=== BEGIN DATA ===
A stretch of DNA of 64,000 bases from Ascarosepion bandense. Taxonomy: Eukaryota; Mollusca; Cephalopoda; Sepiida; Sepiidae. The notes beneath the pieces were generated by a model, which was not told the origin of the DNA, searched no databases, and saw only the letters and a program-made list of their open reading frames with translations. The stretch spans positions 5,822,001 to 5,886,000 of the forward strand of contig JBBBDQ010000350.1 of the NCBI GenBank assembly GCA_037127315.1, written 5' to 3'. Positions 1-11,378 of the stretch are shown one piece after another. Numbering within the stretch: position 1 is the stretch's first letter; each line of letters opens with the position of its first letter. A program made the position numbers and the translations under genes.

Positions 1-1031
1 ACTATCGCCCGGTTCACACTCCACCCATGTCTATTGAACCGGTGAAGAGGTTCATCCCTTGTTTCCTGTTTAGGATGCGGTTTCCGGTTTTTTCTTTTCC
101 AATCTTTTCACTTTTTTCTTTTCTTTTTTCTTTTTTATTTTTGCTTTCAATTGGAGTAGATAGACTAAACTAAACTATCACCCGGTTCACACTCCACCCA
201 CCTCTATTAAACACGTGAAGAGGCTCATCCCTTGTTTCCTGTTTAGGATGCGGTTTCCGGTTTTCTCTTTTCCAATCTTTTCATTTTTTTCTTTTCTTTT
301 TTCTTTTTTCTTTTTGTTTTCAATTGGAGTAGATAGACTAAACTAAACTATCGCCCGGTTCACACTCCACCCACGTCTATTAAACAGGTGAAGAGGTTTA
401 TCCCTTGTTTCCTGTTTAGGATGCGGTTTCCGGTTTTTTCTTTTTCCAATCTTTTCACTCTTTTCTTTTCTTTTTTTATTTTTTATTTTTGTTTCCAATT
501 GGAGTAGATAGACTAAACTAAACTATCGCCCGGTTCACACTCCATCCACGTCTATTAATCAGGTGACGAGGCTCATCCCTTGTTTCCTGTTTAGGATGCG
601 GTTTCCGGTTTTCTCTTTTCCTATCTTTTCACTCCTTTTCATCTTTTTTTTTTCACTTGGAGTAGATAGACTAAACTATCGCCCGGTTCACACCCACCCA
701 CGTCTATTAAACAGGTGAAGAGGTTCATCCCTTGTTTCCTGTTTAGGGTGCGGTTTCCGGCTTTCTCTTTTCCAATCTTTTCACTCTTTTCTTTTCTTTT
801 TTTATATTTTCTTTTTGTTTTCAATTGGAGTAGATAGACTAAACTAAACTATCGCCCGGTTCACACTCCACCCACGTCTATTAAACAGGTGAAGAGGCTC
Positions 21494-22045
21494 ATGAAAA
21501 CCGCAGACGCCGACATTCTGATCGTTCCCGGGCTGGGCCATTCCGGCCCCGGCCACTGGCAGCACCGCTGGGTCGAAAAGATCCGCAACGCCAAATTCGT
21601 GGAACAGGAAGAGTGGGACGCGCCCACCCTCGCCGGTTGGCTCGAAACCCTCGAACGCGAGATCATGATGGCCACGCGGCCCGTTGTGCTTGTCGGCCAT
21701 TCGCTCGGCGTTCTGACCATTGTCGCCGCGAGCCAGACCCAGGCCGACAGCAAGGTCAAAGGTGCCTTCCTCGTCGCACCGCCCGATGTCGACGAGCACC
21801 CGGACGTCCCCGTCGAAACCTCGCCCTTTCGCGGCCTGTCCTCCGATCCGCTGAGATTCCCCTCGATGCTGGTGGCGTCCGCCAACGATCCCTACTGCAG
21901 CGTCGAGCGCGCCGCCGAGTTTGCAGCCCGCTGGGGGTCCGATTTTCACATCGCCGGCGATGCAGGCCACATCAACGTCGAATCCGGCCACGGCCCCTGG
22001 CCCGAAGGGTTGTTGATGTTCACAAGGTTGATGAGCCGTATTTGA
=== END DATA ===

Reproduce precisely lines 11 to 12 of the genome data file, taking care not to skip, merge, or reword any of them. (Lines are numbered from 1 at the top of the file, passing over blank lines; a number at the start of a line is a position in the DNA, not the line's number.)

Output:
801 TTTATATTTTCTTTTTGTTTTCAATTGGAGTAGATAGACTAAACTAAACTATCGCCCGGTTCACACTCCACCCACGTCTATTAAACAGGTGAAGAGGCTC
Positions 21494-22045